By Michael Marinaro
Engineer, scientist, inventor, and hobbyist Hiram Percy Maxim earned patents for his inventions in automotive design, noise abatement, and other fields. Also a passionate hobbyist, he left his mark on early aviation and wireless radio. Maxim’s broadly recognized achievements brought fame to Hartford, where he made his home from 1899 until his death in 1936.
Born in Brooklyn, New York, on September 2, 1869, to a family of inventors, Hiram Percy Maxim would later be mistakenly identified with the lethal weapons his relatives created. His father, Sir Hiram Stevens Maxim, had invented the portable machine gun, and his uncle, Hudson Maxim, had created new explosives and propellants. Maxim attended Brooklyn schools and the Massachusetts Institute of Technology, from which he graduated in 1886. Being only 17 years old, he was the youngest member of his class.
After graduation, he worked for several electric companies in Boston. In December 1898, Maxim married Josephine Hamilton, the daughter of a former Maryland governor, and moved to Hartford. The couple had two children, son Hiram Hamilton and daughter Percy. A Hartford socialite and activist, Hiram’s wife Josephine did not lack for accomplishments of her own. She was the first Connecticut woman appointed to the Democratic National Convention, sat on the Hartford Board of Education, served on the executive committee of the Connecticut Woman Suffrage Association and founded the Connecticut League of Women Voters.
Inventing the Automobile
As the automobile evolved in the early 20th century, inventors in the United States looked toward to battery-driven vehicles as the future of transportation. A number of small firms throughout New England produced these early electric-powered vehicles. Among them was Albert Pope’s Columbia Automobile Company of Hartford.
Maxim, however, found the idea of a gasoline-powered engine intriguing and in 1899 the Columbia Automobile Company adopted his pioneering concept, which evolved from an engine-driven bicycle to an engine-driven, four-wheeled vehicle. Maxim’s design would become the Columbia Gasoline Carriage. Built in Hartford, the vehicle was one of the first of its kind manufactured in the world. Maxim promoted motor touring and affiliated himself with many touring clubs in Hartford.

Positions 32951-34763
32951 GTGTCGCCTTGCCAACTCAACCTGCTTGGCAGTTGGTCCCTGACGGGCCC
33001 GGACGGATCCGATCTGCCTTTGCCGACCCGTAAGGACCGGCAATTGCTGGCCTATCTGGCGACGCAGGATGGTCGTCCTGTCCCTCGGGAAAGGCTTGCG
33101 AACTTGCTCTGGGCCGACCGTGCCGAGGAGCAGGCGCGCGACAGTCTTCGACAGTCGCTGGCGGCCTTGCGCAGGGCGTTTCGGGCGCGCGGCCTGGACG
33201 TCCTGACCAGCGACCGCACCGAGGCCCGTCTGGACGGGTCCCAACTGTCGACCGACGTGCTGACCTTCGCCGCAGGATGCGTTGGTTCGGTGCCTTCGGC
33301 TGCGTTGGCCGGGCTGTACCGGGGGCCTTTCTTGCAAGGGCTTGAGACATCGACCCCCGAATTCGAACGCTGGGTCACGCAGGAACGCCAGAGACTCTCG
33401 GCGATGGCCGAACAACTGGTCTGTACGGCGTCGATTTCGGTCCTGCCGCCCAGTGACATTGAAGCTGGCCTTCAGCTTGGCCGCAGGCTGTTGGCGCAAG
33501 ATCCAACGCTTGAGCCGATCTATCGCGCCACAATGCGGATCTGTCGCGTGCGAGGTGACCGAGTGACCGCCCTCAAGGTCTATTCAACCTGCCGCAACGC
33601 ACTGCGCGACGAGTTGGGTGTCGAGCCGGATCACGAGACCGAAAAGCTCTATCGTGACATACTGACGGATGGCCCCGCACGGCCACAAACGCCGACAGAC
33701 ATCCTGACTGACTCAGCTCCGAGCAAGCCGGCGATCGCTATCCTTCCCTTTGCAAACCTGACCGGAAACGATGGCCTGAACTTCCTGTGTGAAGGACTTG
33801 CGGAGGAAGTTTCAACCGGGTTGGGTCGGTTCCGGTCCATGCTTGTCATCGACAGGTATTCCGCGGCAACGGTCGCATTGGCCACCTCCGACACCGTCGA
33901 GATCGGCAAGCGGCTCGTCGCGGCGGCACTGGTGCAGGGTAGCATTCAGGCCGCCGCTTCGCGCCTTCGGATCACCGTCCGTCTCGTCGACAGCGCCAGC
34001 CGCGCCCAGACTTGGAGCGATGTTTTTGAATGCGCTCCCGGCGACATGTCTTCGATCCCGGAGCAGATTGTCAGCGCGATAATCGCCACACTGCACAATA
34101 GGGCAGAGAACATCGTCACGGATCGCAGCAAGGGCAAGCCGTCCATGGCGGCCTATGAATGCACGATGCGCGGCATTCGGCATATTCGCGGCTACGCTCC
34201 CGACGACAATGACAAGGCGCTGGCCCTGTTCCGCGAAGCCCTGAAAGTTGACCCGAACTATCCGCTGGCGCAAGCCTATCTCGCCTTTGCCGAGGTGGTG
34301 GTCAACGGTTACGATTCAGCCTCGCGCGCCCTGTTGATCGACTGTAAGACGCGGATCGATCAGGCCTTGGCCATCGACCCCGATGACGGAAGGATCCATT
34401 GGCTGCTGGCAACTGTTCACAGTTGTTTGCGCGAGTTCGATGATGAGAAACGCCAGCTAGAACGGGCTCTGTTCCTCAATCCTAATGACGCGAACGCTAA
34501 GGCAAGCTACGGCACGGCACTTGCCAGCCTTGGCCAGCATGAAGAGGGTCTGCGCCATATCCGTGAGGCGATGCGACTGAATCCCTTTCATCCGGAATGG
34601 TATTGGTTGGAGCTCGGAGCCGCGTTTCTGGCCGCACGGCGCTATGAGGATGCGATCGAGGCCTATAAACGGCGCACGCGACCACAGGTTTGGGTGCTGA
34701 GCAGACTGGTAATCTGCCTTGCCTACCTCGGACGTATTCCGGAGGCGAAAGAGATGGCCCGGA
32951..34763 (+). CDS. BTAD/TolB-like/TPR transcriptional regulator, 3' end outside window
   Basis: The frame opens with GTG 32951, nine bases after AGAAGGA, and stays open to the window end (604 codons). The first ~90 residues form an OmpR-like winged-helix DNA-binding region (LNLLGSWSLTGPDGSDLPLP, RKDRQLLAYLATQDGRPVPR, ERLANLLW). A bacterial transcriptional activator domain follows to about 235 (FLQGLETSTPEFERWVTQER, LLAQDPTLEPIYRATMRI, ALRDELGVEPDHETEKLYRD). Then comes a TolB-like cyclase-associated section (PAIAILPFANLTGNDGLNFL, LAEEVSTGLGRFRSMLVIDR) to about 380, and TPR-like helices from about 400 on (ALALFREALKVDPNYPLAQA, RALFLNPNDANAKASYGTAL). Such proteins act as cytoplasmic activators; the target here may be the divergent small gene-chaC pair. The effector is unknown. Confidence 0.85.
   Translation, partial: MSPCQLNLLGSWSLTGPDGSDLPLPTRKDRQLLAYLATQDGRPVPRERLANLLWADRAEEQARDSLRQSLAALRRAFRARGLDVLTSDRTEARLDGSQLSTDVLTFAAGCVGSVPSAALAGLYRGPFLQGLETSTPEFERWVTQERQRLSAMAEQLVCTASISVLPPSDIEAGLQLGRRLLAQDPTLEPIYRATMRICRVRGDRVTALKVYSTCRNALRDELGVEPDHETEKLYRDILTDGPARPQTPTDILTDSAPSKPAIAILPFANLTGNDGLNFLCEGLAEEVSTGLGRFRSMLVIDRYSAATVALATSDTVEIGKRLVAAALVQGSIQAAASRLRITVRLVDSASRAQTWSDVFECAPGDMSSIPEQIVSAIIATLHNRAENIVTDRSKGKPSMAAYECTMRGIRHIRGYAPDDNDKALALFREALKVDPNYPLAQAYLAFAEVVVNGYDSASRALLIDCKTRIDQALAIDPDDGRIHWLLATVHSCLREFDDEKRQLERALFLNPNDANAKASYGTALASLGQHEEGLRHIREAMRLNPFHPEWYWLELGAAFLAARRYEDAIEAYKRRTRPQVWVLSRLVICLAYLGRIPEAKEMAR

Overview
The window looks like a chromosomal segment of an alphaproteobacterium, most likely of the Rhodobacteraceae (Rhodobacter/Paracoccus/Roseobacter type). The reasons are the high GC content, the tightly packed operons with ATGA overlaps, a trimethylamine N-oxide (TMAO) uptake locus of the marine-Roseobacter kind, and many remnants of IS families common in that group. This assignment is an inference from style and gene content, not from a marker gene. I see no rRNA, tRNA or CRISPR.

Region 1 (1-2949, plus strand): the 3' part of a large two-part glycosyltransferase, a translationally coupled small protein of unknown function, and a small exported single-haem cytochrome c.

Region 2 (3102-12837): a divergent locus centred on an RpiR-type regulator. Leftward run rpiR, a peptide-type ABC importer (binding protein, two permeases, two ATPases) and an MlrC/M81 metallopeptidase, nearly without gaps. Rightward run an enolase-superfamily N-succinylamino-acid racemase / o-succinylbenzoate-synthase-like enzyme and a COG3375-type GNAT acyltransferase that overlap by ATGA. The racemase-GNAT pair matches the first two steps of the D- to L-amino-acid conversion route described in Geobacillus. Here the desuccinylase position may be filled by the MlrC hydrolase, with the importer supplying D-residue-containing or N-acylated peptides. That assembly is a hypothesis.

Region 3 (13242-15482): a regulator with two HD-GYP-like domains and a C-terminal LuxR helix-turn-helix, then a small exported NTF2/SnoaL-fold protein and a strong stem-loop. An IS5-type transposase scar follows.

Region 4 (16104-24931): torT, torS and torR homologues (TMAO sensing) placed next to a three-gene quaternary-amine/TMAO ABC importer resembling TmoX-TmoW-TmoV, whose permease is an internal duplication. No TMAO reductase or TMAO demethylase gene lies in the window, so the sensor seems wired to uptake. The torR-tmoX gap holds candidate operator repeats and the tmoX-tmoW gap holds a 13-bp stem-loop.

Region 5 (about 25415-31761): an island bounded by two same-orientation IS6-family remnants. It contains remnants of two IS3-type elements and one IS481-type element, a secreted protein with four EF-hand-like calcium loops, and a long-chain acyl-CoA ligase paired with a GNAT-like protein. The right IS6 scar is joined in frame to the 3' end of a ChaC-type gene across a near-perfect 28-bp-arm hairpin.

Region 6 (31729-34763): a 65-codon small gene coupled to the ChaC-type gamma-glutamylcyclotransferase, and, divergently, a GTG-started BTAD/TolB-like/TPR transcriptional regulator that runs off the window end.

Acoustic Solutions for the Industrial Age
Maxim’s interest in automobiles never waned and he patented many automotive-related inventions during his lifetime. Gradually, however, he devoted his attention and skills to other problems of modern life. His work on silencing devices for motor vehicle exhaust systems brought him recognition as a scientist—and prominence in another field, acoustics and sound abatement. In 1908, he patented a unique weapon silencer (called the Maxim silencer), a practical application of his research. He went on to develop silencers for diesel and gasoline engines, air compressors, air conditioning, and other applications which are still utilized today.
The Inventor as Hobbyist, In and On the Air
An avid hobbyist, Maxim’s pursuits led him to other distinctions. As a pioneering glider enthusiast, he owned one of the first aircraft seen over Hartford and helped found the Aero Club of Hartford. Recognizing the phenomenal growth potential of aviation and, in particular, the advantages of reliable air mail service, Maxim positioned Hartford at the forefront of this new trend. He served for many years as chairman of Hartford’s Aviation Commission and was responsible for the establishment of Hartford’s initial municipal aviation port, Brainard Field.
Throughout his life, Maxim’s boundless enthusiasm enveloped many fields but perhaps none as fervently as amateur radio. The Italian inventor Guglielmo Marconi had sent his first signal across the Atlantic just nine years earlier when Maxim, at age 40, learned radiotelegraph code. He and his son built one of the first radiotelegraph stations, distinguished by its powerful spark-gap transmitter and its enormous antennas, in Hartford.
The American Radio Relay League
Maxim joined the hundreds of radio enthusiasts intent on communicating with fellow operators. Yet, the signal range of the most powerful of these stations was restricted to communication within about 100 miles. Organizing stations to relay messages provided an immediate solution, as intermediate amateur stations could receive and then retransmit, or relay, messages across the continent.
What was needed was an organization that would pull together the amateurs into a strong, self-reliant body. Maxim presented this solution to the Radio Club of Hartford in April 1914, and the club voted to create and manage a relay organization: the American Radio Relay League. Maxim presided over the organization through its embryonic years, and the League today is the national membership association for amateur radio operators. League headquarters are located in Newington, Connecticut, and the operating station there is designated the Hiram Percy Maxim Memorial station with the call letters W1AW, Maxim’s last licensed call letters.
Maxim wrote of his youth, his father, and the early days of the automobile. His books and Harper’s Magazine articles were widely read and survive today as memoirs of a unique era. Maxim’s other hobbies and endeavors included yachting, cinema, and amateur wireless radio. Hiram Percy Maxim died on February 17, 1936 of a throat infection. He was returning home from the Percival Lowell Observatory in California, where, true to his style, he was pursuing another of his hobbies, astronomy.
Michael Marinaro holds a Masters degree in History and is the Volunteer Staff Historian at the American Radio Relay League, the national association for amateur radio.